ERIC Number: ED085807
Record Type: RIE
Publication Date: 1973-Nov
Reference Count: 0
Argumentation in Contemporary Rhetoric: A Response to Haiman's "Farewell to Rational Discourse."
Grice, George L.; Schunk, John F.
In a 1968 address, Franklyn S. Haiman stated that public discourse at that time was marked by irrationality because of emphases on emotional appeals, disorganization, and aggressive or abusive style and language. He also cited "body rhetoric" (lawful protests or marches) and civil disobedience (illegal actions) as examples of irrational arguments. Haiman's statement on emotional appeals suggests a logic-emotion dichotomy, with reason and emotion at opposite ends of a continuum. However, logical argument and emotional appeal are, in fact, independent dimensions, and both must be considered for a comprehensive evaluation of argumentative proof. Organization, style, and language usage are not related to methods of reasoning or rationality, Also, body rhetoric or civil disobedience (forms of nonverbal communication) are necessarily limited in presentation of proof, but the arguments they support are not necessarily irrational in themselves. Rational arguments are those that have sound, logical support for their claims, regardless of the verbal or nonverbal methods of presentation. (RN)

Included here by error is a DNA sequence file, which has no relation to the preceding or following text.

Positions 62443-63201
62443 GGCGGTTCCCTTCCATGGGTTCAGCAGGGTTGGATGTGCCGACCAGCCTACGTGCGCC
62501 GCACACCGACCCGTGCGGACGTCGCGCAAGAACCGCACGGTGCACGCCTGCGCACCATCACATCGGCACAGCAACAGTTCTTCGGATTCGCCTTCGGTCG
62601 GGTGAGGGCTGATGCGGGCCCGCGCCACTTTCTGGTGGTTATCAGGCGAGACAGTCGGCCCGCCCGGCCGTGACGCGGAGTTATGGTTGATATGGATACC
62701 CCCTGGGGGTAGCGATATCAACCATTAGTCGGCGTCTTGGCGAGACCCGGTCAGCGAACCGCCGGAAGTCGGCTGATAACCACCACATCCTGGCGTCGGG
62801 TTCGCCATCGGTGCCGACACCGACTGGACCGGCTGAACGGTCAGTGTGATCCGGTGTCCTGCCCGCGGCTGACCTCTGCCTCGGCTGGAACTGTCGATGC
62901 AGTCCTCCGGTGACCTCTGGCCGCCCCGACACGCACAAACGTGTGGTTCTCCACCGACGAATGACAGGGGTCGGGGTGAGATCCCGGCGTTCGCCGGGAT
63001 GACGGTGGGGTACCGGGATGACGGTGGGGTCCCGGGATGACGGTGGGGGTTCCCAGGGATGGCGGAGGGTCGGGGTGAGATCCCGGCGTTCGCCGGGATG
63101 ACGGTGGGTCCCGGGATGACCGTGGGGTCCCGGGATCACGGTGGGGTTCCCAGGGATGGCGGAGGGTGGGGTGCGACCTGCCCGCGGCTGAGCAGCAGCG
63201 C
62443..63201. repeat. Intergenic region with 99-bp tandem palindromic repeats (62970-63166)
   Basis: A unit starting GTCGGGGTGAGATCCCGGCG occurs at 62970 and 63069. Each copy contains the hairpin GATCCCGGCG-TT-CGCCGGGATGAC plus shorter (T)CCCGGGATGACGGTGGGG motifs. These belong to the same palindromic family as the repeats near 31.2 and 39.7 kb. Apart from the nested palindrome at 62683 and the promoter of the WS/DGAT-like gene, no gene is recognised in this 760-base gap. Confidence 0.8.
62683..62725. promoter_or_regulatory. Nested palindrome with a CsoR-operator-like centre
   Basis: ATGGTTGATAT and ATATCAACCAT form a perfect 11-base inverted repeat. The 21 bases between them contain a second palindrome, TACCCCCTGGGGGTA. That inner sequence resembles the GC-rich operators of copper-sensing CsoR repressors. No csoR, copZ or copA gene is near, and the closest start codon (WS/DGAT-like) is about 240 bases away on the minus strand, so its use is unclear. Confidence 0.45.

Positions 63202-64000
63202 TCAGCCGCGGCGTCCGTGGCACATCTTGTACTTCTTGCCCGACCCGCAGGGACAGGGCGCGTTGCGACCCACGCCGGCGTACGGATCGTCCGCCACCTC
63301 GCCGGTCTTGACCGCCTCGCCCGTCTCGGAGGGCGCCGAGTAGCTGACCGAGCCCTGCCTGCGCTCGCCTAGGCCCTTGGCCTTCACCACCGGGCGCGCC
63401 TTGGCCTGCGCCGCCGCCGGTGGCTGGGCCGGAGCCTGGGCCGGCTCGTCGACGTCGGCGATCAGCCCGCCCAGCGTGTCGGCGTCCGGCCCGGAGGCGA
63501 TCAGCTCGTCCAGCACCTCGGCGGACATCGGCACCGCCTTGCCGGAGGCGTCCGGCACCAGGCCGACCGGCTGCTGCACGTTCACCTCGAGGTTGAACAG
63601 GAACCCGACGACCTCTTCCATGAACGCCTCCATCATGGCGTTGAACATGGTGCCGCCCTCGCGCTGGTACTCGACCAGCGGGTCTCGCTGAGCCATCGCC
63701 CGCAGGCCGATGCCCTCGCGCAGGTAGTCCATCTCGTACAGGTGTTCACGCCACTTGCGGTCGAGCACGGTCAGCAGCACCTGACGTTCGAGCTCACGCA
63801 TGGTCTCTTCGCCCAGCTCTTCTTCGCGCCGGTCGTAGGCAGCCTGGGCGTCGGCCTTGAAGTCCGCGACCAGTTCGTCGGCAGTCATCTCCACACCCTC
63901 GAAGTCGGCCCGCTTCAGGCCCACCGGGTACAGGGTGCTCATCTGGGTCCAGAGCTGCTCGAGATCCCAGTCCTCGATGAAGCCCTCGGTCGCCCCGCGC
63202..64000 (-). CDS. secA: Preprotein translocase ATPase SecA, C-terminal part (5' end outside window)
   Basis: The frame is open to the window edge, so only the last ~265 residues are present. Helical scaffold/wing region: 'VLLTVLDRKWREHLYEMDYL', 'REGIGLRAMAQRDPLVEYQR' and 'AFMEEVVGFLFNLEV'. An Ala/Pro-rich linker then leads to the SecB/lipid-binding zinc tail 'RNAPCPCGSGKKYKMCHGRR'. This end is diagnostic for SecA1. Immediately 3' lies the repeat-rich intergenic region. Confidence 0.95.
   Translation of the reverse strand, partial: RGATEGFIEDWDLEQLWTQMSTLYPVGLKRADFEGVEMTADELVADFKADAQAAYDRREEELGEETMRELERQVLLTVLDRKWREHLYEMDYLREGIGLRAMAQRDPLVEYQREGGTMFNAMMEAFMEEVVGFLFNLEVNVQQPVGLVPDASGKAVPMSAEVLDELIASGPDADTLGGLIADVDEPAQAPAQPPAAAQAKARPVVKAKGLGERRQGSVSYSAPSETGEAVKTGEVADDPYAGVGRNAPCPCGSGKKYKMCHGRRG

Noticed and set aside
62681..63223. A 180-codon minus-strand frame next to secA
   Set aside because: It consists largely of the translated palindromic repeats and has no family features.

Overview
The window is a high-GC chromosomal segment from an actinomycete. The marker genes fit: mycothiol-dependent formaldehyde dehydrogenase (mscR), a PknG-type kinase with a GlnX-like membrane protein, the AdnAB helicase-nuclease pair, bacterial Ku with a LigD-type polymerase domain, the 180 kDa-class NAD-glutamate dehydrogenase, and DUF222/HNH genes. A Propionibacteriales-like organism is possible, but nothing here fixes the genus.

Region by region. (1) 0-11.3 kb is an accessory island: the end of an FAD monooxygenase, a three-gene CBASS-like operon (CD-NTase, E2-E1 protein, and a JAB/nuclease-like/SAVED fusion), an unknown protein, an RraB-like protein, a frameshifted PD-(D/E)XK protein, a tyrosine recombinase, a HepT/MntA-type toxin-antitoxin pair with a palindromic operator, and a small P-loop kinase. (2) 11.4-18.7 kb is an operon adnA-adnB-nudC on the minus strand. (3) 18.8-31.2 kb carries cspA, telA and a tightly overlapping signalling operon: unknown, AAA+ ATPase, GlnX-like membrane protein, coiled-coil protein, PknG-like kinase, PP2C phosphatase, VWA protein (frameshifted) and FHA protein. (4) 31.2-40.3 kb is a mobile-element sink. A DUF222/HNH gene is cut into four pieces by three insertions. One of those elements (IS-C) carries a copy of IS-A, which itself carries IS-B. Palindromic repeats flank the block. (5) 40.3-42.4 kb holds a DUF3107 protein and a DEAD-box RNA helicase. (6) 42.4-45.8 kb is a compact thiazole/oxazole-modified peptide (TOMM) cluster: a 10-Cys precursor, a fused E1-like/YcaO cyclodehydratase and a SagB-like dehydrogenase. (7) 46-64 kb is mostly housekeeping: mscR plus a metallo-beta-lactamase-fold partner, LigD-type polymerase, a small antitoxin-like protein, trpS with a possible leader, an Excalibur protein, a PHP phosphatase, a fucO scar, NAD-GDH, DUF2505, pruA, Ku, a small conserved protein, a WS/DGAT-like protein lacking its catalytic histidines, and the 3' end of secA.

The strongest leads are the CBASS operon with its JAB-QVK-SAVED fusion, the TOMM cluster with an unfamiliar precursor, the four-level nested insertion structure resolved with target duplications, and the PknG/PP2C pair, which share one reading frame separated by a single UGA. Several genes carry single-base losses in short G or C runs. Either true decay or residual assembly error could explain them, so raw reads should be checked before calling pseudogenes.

Publication Type: N/A
Education Level: N/A
Authoring Institution: N/A
Note: Paper presented at the Annual Meeting of the Western Forensic Association (Albuquerque, November, 1973)